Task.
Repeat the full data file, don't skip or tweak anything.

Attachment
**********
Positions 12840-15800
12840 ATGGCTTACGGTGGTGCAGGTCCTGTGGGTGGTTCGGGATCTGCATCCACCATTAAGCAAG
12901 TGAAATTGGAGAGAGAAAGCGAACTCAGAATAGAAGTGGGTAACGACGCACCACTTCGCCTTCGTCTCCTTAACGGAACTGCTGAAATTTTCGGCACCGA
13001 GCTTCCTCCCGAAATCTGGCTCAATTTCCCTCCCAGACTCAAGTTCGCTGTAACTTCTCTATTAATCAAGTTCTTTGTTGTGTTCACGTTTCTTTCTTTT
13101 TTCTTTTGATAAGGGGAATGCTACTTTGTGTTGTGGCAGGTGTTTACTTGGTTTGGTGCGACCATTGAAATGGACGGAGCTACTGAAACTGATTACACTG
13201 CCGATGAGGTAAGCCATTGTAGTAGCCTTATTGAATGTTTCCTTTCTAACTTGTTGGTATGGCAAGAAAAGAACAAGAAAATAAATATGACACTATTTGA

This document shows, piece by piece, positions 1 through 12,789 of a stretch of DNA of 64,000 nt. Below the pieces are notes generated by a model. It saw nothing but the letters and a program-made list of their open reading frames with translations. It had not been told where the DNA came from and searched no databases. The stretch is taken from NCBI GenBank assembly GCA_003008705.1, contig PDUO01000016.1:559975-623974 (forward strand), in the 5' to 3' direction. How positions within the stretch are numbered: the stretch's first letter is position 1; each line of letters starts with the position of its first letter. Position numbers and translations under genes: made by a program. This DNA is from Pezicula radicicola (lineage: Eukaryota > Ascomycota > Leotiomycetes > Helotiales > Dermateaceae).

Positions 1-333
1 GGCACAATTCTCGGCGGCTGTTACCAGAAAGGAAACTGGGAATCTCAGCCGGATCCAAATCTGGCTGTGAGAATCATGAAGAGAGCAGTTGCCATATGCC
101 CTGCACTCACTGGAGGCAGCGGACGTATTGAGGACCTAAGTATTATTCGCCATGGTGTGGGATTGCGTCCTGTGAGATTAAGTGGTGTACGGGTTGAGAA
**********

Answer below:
Positions 12840-15800
12840 ATGGCTTACGGTGGTGCAGGTCCTGTGGGTGGTTCGGGATCTGCATCCACCATTAAGCAAG
12901 TGAAATTGGAGAGAGAAAGCGAACTCAGAATAGAAGTGGGTAACGACGCACCACTTCGCCTTCGTCTCCTTAACGGAACTGCTGAAATTTTCGGCACCGA
13001 GCTTCCTCCCGAAATCTGGCTCAATTTCCCTCCCAGACTCAAGTTCGCTGTAACTTCTCTATTAATCAAGTTCTTTGTTGTGTTCACGTTTCTTTCTTTT
13101 TTCTTTTGATAAGGGGAATGCTACTTTGTGTTGTGGCAGGTGTTTACTTGGTTTGGTGCGACCATTGAAATGGACGGAGCTACTGAAACTGATTACACTG
13201 CCGATGAGGTAAGCCATTGTAGTAGCCTTATTGAATGTTTCCTTTCTAACTTGTTGGTATGGCAAGAAAAGAACAAGAAAATAAATATGACACTATTTGA

This document shows, piece by piece, positions 1 through 12,789 of a stretch of DNA of 64,000 nt. Below the pieces are notes generated by a model. It saw nothing but the letters and a program-made list of their open reading frames with translations. It had not been told where the DNA came from and searched no databases. The stretch is taken from NCBI GenBank assembly GCA_003008705.1, contig PDUO01000016.1:559975-623974 (forward strand), in the 5' to 3' direction. How positions within the stretch are numbered: the stretch's first letter is position 1; each line of letters starts with the position of its first letter. Position numbers and translations under genes: made by a program. This DNA is from Pezicula radicicola (lineage: Eukaryota > Ascomycota > Leotiomycetes > Helotiales > Dermateaceae).

Positions 1-333
1 GGCACAATTCTCGGCGGCTGTTACCAGAAAGGAAACTGGGAATCTCAGCCGGATCCAAATCTGGCTGTGAGAATCATGAAGAGAGCAGTTGCCATATGCC
101 CTGCACTCACTGGAGGCAGCGGACGTATTGAGGACCTAAGTATTATTCGCCATGGTGTGGGATTGCGTCCTGTGAGATTAAGTGGTGTACGGGTTGAGAA